Last entry, I posted a 1907 bird's-eye shot of Prospect Park South, and someone wondered about the source of the photo (which I grabbed off the web). Wow, glad you asked! First, here's a redo of the panorama, with Informative Labels By Me. Yes, that is a golf course between Stratford and Rugby Roads, south of the Parade Grounds; the march of development had already devoured the first hole, and the rest of the links weren't long for this world. CLICK THUMBNAIL FOR FULL-SIZED AWESOMENESS!
Turns out, this is a rare New York shot by the ascended (literally) master of early aerial photography, George E. Lawrence (1868-1938). On the frustrating cusp of the era of aviation, this Illinois commercial photographer created crazy but effective contraptions to take panoramic pictures from the sky, including "captive airships" made of tethered kites and balloons. (He fell out of one such balloon, but then, he also experimented with flash charges for indoor photography and blew his child out a window. Both survived.) His daring extended to his personal life; the bounder ditched his first wife for his much-younger secretary.
Lawrence is most famous for his panorama of San Francisco lying in ruins after its great earthquake and fire. But he built a lucrative business photographing anything that called for a bird's-eye view. A glance at a gallery of his images evokes American values in the Teddy Roosevelt era. Bigger was better! He built the biggest camera in the world to capture a mighty steam engine, and shot political conventions, stockyards, factory floors, and military groups. But I'm particularly fond of his Big Crowds. Check out the sheer scale of the "Coliseum Gardens" somewhere, I think, in the Midwest:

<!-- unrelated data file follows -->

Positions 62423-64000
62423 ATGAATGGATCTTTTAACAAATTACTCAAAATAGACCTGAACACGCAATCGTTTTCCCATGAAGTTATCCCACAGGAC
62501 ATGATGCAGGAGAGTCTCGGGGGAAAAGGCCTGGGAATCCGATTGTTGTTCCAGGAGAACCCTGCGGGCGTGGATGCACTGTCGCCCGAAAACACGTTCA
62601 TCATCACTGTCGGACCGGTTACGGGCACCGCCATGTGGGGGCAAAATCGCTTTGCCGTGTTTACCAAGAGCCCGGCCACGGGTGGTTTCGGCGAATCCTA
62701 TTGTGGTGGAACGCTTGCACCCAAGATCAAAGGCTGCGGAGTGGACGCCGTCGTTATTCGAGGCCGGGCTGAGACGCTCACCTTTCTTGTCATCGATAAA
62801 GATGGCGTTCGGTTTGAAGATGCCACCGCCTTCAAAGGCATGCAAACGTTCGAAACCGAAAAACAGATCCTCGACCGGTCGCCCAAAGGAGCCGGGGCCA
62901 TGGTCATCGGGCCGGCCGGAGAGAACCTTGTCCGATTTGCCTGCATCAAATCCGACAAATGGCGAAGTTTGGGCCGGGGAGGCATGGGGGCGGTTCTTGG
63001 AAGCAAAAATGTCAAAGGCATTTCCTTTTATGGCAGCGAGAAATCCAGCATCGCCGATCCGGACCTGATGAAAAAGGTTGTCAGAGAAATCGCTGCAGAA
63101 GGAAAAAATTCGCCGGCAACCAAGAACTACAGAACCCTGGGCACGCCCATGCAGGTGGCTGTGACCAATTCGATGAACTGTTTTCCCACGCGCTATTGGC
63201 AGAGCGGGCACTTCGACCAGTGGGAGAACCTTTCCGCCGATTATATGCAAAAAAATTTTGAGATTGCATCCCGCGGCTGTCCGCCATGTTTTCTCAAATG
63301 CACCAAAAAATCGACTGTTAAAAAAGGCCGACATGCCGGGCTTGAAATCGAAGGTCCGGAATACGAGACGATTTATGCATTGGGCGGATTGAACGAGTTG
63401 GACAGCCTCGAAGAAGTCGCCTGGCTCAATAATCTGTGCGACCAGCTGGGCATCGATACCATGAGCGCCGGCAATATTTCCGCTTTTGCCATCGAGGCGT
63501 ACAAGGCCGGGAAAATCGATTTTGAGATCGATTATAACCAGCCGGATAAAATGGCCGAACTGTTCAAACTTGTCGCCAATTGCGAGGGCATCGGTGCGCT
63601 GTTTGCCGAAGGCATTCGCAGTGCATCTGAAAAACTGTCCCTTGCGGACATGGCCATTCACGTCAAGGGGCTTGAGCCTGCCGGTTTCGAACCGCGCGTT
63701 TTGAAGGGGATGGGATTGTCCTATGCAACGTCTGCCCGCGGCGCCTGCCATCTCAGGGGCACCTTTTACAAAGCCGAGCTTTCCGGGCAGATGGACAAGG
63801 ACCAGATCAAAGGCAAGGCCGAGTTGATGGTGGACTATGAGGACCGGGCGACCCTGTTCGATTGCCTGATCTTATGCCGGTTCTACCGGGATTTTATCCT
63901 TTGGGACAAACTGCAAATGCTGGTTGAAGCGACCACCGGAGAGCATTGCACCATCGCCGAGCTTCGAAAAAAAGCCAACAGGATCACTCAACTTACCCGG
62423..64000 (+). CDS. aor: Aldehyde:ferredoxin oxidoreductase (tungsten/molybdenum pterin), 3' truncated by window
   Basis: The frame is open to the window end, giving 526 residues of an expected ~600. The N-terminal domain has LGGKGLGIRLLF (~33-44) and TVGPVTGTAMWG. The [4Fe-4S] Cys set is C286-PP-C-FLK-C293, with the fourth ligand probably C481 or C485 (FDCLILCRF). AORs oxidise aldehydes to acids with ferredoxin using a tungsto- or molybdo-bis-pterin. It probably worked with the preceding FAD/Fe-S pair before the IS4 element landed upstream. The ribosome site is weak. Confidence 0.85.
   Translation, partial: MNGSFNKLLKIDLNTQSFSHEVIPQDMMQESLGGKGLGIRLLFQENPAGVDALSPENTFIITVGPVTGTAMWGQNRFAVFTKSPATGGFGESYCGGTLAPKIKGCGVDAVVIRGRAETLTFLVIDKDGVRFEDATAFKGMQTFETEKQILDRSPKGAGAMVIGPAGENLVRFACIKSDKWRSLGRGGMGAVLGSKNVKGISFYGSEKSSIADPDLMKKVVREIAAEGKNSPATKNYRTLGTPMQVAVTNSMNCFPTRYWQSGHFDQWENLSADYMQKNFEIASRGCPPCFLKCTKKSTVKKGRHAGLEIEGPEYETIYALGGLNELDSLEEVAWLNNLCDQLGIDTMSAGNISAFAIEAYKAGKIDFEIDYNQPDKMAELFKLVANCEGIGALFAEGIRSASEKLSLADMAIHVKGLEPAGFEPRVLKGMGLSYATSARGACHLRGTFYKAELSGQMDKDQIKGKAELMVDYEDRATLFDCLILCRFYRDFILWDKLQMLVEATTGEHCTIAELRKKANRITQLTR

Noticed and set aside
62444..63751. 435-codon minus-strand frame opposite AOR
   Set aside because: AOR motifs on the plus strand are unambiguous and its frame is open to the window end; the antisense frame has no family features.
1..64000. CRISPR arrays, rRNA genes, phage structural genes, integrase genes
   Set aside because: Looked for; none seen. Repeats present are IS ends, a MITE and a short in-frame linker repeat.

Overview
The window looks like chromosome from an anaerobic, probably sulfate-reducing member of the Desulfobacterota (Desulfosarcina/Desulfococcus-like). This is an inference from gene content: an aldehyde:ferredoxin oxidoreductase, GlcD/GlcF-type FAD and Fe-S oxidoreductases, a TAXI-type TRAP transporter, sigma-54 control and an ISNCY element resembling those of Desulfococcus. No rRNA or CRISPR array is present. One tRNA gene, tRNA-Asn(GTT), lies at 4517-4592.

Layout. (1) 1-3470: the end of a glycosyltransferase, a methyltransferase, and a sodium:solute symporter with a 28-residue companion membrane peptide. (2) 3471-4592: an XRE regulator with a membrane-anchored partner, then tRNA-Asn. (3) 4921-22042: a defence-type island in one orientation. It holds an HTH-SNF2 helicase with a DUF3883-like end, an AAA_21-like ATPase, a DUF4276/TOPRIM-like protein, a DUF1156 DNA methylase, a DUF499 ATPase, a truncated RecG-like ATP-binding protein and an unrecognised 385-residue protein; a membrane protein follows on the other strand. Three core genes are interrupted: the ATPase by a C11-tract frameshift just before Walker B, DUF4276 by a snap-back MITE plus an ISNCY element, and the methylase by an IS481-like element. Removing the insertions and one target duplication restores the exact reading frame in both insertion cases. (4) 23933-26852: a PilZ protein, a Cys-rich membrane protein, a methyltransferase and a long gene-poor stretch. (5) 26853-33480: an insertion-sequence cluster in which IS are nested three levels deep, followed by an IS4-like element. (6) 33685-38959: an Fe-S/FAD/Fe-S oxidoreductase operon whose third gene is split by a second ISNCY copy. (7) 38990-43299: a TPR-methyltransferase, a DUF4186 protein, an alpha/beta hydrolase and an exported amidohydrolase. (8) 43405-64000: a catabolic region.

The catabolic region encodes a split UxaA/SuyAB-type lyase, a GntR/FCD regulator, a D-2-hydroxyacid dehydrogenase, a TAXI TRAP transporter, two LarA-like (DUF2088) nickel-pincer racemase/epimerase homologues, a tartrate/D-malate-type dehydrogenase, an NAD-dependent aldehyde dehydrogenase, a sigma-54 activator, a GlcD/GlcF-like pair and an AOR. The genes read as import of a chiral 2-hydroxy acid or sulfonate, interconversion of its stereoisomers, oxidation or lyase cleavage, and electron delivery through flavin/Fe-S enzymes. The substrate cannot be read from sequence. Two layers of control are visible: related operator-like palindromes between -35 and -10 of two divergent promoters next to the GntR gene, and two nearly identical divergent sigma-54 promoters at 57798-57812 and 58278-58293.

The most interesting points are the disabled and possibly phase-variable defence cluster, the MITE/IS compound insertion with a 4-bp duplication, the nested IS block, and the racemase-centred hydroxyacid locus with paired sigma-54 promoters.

Can you imagine being a waiter in this place...or a dishwasher?
Banquets were another favorite subject; flocks of men in penguin suits paid Lawrence handsomely to record their festivities. This laugh-packed affair is a "party for Secretary Taft," and features, I believe, exotically costumed, long-suffering waiters (along with a centerpiece that redefines "farm-to-table eating"):
Lawrence's services were expensive, and I wonder whether perhaps Dean Alvord, the developer of Prospect Park South, hired him to immortalize and promote the fabulous new development in Flatbush, which the Brooklyn Eagle termed "a rising colony of notables" in "a high class aristocratic suburb, the tone and character of which could not be disturbed or changed for a long period to come." (Job done!) I have found no information on what zany stunts were employed to capture the image, but I love the idea of the mustachio'd Mr. Lawrence, on a clear day more than a century ago, rigging up one of his "captive airships" over our sylvan streets.